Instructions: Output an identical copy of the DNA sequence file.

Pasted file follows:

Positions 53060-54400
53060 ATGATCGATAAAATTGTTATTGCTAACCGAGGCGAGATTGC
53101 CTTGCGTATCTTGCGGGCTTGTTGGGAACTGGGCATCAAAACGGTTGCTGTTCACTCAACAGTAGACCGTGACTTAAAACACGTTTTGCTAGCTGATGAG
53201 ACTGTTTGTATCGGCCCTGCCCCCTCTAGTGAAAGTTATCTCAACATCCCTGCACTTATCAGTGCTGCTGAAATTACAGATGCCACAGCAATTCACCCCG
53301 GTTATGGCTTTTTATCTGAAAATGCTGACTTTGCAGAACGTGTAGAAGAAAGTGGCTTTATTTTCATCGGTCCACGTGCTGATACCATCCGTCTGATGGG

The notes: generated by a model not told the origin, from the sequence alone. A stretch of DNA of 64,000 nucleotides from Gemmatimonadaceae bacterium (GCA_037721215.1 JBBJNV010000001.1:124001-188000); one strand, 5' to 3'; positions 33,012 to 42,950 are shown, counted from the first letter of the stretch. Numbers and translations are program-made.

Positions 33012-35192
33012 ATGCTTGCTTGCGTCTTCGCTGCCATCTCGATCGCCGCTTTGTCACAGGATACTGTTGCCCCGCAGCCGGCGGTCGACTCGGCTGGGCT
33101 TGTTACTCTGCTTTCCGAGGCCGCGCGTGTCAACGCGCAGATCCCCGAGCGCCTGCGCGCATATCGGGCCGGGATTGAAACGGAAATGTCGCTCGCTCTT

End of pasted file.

Positions 53060-54400
53060 ATGATCGATAAAATTGTTATTGCTAACCGAGGCGAGATTGC
53101 CTTGCGTATCTTGCGGGCTTGTTGGGAACTGGGCATCAAAACGGTTGCTGTTCACTCAACAGTAGACCGTGACTTAAAACACGTTTTGCTAGCTGATGAG
53201 ACTGTTTGTATCGGCCCTGCCCCCTCTAGTGAAAGTTATCTCAACATCCCTGCACTTATCAGTGCTGCTGAAATTACAGATGCCACAGCAATTCACCCCG
53301 GTTATGGCTTTTTATCTGAAAATGCTGACTTTGCAGAACGTGTAGAAGAAAGTGGCTTTATTTTCATCGGTCCACGTGCTGATACCATCCGTCTGATGGG

The notes: generated by a model not told the origin, from the sequence alone. A stretch of DNA of 64,000 nucleotides from Gemmatimonadaceae bacterium (GCA_037721215.1 JBBJNV010000001.1:124001-188000); one strand, 5' to 3'; positions 33,012 to 42,950 are shown, counted from the first letter of the stretch. Numbers and translations are program-made.

Positions 33012-35192
33012 ATGCTTGCTTGCGTCTTCGCTGCCATCTCGATCGCCGCTTTGTCACAGGATACTGTTGCCCCGCAGCCGGCGGTCGACTCGGCTGGGCT
33101 TGTTACTCTGCTTTCCGAGGCCGCGCGTGTCAACGCGCAGATCCCCGAGCGCCTGCGCGCATATCGGGCCGGGATTGAAACGGAAATGTCGCTCGCTCTT